Summary: This week as I sat at my desk, I asked myself – what does Jesus want us to remember about Him as we take communion? FRIENDS – I thought long and hard on this. AND – in our time remaining I’d like to share with you what I came up with…
There’s a story about a guy from the city who was visiting relatives on a farm and the farmer gave a whistle and his dog herded the cattle into the corral, then latched the gate with her paw. "Wow, that’s some dog. What’s her name?" The forgetful farmer thought a minute, then asked, "What do you call that red flower that smells good and has thorns on the stem?" "A rose?" "That’s it!" The farmer turned to his wife. "Hey Rose, what do we call this dog?"
QUESTION – can you relate? I MEAN … do you ever have trouble forgetting things? LIKE - your keys?, Wallet? Checkbook? a telephone number you’ve written down? someone’s name? a birthday or an anniversary? NOW - everyone forgets at one time or another, according to Karen Bolla, a John Hopkins University researcher. These are the things people most often forget;
• where something is
• telephone numbers
• what was said
YOU KNOW - it’s been said that there are really only 3 kinds of memory - good, bad and convenient.
There were 3 widows who living together in Florida who had bad memories. One sister got up to go to bed, half way up the stairs she stopped and asked "was I going up or was I coming down"
One sister replied with hint of aggravation, "you were going up to bed." A second sister headed into the kitchen to make herself a sandwich. Once in the kitchen she hollered back to her sister who was still down stairs; "what did I come in here for"
The sister responded again with a trace of irritation, "you went in to make yourself a sandwich" after which she said; "I’m so glad I am not as forgetful as the both of you are" as she knock on the end table. And then she got up and walked over to the door and said "Who is it?"
Yes, we are a forgetful people. And from my vast experience I have concluded that forgetfulness is not a respecter of age. And therefore we come up with all kinds of ways to help us remember; (string around finger; post it notes, day planners, memory courses, neon signs)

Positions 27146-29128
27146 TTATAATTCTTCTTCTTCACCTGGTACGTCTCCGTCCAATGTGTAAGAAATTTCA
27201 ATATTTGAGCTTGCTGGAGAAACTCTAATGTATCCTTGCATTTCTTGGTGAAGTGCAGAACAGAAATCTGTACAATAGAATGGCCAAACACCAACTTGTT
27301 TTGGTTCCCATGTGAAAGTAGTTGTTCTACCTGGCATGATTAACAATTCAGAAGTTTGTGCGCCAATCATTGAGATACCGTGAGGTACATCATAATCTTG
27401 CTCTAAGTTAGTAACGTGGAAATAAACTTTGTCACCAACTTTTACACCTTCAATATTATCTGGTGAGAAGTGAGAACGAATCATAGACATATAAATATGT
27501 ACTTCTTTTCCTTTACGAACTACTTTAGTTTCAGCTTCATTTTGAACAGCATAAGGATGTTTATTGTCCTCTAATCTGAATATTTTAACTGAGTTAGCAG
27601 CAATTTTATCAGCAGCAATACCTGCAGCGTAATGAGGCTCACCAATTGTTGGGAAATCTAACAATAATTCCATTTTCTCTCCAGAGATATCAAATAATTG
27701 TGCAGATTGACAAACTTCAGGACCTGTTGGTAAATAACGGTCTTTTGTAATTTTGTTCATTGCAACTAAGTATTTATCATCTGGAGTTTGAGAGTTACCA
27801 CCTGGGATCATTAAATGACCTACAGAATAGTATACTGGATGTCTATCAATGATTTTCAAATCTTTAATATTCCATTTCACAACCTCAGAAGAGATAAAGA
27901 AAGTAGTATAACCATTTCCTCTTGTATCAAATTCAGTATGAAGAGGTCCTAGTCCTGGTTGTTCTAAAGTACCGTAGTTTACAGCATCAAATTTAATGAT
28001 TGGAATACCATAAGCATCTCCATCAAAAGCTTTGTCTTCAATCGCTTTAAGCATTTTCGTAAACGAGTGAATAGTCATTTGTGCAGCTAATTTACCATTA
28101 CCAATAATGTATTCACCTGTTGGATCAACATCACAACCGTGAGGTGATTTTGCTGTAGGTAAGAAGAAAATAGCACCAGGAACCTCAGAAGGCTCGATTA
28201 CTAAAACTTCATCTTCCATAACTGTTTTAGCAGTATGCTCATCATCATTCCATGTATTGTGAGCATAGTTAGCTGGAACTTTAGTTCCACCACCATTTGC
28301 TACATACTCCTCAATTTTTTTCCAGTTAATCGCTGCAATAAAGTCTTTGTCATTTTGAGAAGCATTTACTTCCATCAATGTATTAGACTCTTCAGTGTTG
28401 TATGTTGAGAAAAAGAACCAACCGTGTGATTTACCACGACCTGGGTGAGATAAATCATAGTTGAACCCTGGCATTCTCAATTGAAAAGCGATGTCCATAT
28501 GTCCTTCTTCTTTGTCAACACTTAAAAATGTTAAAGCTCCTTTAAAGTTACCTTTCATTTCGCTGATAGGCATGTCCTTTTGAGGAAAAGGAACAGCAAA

This weekend is the observance of a very special holiday in our country, Memorial Day. AND - contrary to popular practice and understanding this day means much more than: cook outs, boating, beach trips, BBQ’S, pool openings, or 4 day weekends.
NOW - I’m not saying that those things are bad… IN FACT - they are all fine and good, BUT - memorial day has a much deeper meaning… YOU SEE – tomorrow is a time set aside every year, to both remember and honor those men & women who have died, who have given the ultimate gift, their life’s in battle for our country.
(I for one, would love to be DC tomorrow as they officially dedicate the WW II memorial)
In April 1863, in Columbus, Mississippi after decorating the graves of her two sons who served during the Civil War as Confederate soldiers, an elderly woman also decorated two mounds at the corner of the cemetery. An observer asked, “What are you doing? Those are the graves of two Union soldiers.” Her reply was, “I know. I also know that somewhere in the North, a mother or a young wife mourns for them as we do for ours.” [This lady and a few others] set in motion what became known as Memorial Day.
Which become a national holiday in 1971.
I love this country. AND – I don’t care whether it is politically correct or not… BUT – like the Lee Greenwood song says, ‘I’m proud to be an American.” I’m proud of what this country represents, what it stands for and what it was found on – a belief in God and that all men are created equal.
I’m proud to be a citizen of a country that is not just great but that is good. No – we are far from perfect but there is no country like this one. I MEAN – it’s awesome to part of a country that helps so many other countries around the world.
AND – though I take it for granted most of the time – I am grateful for the freedom that we have. AND – for the men who have died over the last 228 years so that you and I can be free today. Freedom has a cost…
• Revolutionary War - 4,435
• War of 1812 – 2,260
• Civil War – 498,332
• WW I – 116,516
• WW II - 405,899 (283 every day)
• Korea – 36,516
• Vietnam – 58,198
• Gulf War (1991) – 338